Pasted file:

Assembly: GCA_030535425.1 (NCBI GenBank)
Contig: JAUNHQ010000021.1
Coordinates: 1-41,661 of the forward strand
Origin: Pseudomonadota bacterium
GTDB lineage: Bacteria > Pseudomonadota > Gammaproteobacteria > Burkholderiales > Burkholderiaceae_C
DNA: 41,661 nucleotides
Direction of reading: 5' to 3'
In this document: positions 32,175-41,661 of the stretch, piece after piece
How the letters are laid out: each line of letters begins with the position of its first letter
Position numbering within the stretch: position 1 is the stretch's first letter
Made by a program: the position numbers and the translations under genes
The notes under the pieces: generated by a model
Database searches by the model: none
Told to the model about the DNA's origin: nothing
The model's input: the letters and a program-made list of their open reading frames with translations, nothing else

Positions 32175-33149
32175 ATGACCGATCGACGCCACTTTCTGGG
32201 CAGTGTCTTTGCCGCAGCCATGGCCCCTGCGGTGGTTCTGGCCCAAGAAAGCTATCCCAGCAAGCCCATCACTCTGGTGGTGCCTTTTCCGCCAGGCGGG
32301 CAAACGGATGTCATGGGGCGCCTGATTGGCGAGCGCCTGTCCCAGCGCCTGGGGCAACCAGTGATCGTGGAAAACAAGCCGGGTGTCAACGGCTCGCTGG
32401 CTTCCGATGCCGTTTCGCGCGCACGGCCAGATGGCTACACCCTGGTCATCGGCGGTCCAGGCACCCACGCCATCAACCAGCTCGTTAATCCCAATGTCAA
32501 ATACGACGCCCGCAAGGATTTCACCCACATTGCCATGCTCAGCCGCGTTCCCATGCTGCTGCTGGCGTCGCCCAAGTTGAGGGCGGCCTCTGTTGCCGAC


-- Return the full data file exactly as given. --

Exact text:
Assembly: GCA_030535425.1 (NCBI GenBank)
Contig: JAUNHQ010000021.1
Coordinates: 1-41,661 of the forward strand
Origin: Pseudomonadota bacterium
GTDB lineage: Bacteria > Pseudomonadota > Gammaproteobacteria > Burkholderiales > Burkholderiaceae_C
DNA: 41,661 nucleotides
Direction of reading: 5' to 3'
In this document: positions 32,175-41,661 of the stretch, piece after piece
How the letters are laid out: each line of letters begins with the position of its first letter
Position numbering within the stretch: position 1 is the stretch's first letter
Made by a program: the position numbers and the translations under genes
The notes under the pieces: generated by a model
Database searches by the model: none
Told to the model about the DNA's origin: nothing
The model's input: the letters and a program-made list of their open reading frames with translations, nothing else

Positions 32175-33149
32175 ATGACCGATCGACGCCACTTTCTGGG
32201 CAGTGTCTTTGCCGCAGCCATGGCCCCTGCGGTGGTTCTGGCCCAAGAAAGCTATCCCAGCAAGCCCATCACTCTGGTGGTGCCTTTTCCGCCAGGCGGG
32301 CAAACGGATGTCATGGGGCGCCTGATTGGCGAGCGCCTGTCCCAGCGCCTGGGGCAACCAGTGATCGTGGAAAACAAGCCGGGTGTCAACGGCTCGCTGG
32401 CTTCCGATGCCGTTTCGCGCGCACGGCCAGATGGCTACACCCTGGTCATCGGCGGTCCAGGCACCCACGCCATCAACCAGCTCGTTAATCCCAATGTCAA
32501 ATACGACGCCCGCAAGGATTTCACCCACATTGCCATGCTCAGCCGCGTTCCCATGCTGCTGCTGGCGTCGCCCAAGTTGAGGGCGGCCTCTGTTGCCGAC